“I followed your orders. I will cover that gap tonight. By the way, your sister is asking where you have been. You know she hates all the formal audiences you leave her to deal with, almost as much as she hates covering for your absence.” Stragove, had worked the gate open and let Tobin in.
“She could have taken up the offer to be the earl of these lands if she had married right.” Tobin entered the safety of the walls and quickly shook his head. “You smelled my approach over these odors?”
“Yes m’lord, only thing that smelled right for weeks.”
“I can imagine. Return to your watch, and see me when you are done. I have news from the pack to share with you. I will bathe and see where things now sit.”

Tobin sat eating a breakfast of dried meat and berries, when his sister, Tara, sat down next to him. “You better eat seconds this morning. We have a long day ahead of us, as tomorrow we leave for the Routh’s castle. I hope you got the wild out of your blood for a few days.”
“It is never out. This will never truly be home, and I do not know how you stand it.” Tobin retorted. “I will take your advice on the food, however. Forest was a bit scant on game. I think I am getting soft in the luxury here.”
“The people do not see you as soft. They do see you as fair, which is good. I heard over in Windclave, there was some inklings of revolt brewing. Seems the people prefer their Mistress to their Master.” Tara replied. “You enjoy your time out there with the boys, but do not know the amount effort I have to put in to keep them off me right now. I am in the prime of my life and they know it. I am much safer here, only have to keep Stragove and Klause at bay. They are far easier to handle in the wall s of the city.”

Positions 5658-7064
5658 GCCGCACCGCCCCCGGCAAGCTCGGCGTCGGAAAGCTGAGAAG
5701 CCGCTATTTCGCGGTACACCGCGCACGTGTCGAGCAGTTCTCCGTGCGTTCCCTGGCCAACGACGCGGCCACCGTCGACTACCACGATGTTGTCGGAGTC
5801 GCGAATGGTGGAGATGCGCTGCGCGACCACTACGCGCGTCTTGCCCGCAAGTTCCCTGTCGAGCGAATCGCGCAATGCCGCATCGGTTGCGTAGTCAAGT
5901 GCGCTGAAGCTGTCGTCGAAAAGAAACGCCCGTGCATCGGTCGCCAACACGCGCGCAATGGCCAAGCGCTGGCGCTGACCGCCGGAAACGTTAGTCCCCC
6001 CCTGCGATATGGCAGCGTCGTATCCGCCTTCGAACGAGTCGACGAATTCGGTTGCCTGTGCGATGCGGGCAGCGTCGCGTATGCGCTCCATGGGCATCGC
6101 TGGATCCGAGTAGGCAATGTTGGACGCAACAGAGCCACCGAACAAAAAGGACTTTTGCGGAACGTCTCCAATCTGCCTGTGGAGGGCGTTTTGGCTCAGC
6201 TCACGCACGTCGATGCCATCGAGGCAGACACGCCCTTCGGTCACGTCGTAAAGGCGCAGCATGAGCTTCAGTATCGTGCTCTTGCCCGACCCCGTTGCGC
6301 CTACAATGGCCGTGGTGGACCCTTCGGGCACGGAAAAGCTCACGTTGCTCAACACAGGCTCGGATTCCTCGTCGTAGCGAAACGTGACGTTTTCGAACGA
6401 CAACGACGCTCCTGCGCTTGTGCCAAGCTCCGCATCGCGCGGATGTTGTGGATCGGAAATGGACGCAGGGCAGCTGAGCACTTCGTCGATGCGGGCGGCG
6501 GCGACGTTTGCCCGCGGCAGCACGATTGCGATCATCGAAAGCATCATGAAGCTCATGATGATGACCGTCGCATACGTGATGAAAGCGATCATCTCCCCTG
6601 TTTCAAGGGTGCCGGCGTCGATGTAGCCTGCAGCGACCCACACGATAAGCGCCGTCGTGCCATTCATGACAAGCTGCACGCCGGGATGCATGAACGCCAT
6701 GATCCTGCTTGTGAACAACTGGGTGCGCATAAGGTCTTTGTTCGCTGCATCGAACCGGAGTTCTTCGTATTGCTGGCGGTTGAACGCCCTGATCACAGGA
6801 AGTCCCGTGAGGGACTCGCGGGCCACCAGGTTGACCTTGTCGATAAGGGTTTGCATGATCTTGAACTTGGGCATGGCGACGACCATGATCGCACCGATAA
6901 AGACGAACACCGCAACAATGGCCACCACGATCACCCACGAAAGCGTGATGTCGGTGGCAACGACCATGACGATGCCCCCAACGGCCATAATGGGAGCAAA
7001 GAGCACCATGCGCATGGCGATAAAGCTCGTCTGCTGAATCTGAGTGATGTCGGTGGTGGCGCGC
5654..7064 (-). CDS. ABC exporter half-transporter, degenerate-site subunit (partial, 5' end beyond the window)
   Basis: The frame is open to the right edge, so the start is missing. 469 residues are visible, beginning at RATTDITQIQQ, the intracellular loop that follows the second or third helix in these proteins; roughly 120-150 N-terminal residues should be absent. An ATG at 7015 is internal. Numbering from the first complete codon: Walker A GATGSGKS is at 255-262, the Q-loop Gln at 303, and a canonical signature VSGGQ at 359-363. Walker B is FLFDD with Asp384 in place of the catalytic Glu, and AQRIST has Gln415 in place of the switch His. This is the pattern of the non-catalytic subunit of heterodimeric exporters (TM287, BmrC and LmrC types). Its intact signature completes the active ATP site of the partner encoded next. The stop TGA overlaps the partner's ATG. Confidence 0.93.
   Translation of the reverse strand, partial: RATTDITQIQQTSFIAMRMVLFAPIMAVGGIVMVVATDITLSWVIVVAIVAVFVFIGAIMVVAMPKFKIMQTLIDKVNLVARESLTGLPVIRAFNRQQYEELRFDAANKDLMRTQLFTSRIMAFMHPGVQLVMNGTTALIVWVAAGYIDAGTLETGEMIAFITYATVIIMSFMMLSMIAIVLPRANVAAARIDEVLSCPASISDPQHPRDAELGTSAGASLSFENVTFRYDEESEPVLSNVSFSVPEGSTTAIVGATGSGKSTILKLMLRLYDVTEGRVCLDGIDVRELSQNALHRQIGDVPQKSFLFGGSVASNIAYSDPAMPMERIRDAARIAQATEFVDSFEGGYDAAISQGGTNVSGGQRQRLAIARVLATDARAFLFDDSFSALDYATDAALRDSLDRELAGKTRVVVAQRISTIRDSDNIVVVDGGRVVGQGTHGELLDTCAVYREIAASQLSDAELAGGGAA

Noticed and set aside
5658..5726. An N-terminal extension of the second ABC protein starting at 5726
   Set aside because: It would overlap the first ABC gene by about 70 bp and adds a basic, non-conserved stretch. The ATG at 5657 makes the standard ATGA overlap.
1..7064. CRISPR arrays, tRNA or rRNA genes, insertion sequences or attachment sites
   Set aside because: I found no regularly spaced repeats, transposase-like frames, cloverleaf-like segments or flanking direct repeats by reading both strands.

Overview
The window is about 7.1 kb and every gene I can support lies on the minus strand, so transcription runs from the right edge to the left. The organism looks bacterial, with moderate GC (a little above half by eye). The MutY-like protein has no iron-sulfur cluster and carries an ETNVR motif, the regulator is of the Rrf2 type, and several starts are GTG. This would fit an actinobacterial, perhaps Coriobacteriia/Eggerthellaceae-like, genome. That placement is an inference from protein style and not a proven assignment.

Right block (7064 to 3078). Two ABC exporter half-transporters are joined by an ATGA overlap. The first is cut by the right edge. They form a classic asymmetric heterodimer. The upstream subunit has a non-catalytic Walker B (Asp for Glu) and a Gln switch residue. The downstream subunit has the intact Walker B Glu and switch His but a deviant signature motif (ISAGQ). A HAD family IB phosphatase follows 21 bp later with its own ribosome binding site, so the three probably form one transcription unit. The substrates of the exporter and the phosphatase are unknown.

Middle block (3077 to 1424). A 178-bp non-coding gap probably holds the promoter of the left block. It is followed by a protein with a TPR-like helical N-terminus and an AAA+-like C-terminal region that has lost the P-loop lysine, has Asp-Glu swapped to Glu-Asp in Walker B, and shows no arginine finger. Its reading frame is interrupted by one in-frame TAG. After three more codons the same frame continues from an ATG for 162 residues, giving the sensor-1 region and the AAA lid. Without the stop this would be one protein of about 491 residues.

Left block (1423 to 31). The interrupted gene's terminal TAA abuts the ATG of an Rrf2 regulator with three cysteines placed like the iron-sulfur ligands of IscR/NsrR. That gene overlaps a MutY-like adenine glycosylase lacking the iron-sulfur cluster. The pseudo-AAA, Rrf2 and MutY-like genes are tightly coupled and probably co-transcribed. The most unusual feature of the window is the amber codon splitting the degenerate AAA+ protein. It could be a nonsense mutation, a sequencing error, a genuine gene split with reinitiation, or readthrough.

“Oh you still playing them off each other?”
“No, Klause is no longer interested. Stragove knows to keep his distance when you are here.”
Had Tobin not been so tired, he may caught something in her voice. “Do you know how many are making the trip with us? I know the normal twenty of the Emperor’s men will be there, but who else are we taking?”
“They are the only required people. I was thinking, some of the merchants may want to come along under our protection. It would make some good will for you with them. Also may give us a better network of connections.”
“Do you have a few in mind, ones we can trust?”
“Yes, I have scouted out three loyal ones. I know you are weary since the spy was found last year in our court, but I think these are ones we can trust.”